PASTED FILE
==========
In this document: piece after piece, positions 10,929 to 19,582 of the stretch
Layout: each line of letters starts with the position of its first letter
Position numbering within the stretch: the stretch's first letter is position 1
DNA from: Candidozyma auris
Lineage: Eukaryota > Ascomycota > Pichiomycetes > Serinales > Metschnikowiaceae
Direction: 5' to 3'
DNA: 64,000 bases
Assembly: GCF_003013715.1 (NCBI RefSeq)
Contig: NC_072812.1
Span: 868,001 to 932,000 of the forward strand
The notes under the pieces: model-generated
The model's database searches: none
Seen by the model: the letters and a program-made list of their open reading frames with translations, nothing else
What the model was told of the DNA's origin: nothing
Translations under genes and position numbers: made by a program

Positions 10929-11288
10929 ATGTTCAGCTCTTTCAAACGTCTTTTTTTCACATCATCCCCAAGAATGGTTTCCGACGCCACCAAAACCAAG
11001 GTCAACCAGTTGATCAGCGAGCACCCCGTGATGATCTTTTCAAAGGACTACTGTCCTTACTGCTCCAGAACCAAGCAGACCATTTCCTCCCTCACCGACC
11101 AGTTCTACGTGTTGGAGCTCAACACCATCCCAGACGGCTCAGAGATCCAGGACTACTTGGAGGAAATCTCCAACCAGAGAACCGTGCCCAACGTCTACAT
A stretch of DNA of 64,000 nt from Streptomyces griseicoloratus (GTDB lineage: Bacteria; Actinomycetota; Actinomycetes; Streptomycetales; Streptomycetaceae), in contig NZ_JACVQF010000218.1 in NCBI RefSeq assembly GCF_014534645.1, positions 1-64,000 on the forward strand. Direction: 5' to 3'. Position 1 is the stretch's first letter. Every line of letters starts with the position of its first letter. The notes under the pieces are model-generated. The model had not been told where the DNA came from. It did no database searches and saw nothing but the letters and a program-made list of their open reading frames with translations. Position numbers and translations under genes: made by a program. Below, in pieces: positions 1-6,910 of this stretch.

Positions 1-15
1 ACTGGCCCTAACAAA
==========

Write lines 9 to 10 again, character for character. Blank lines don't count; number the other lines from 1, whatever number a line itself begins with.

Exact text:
Contig: NC_072812.1
Span: 868,001 to 932,000 of the forward strand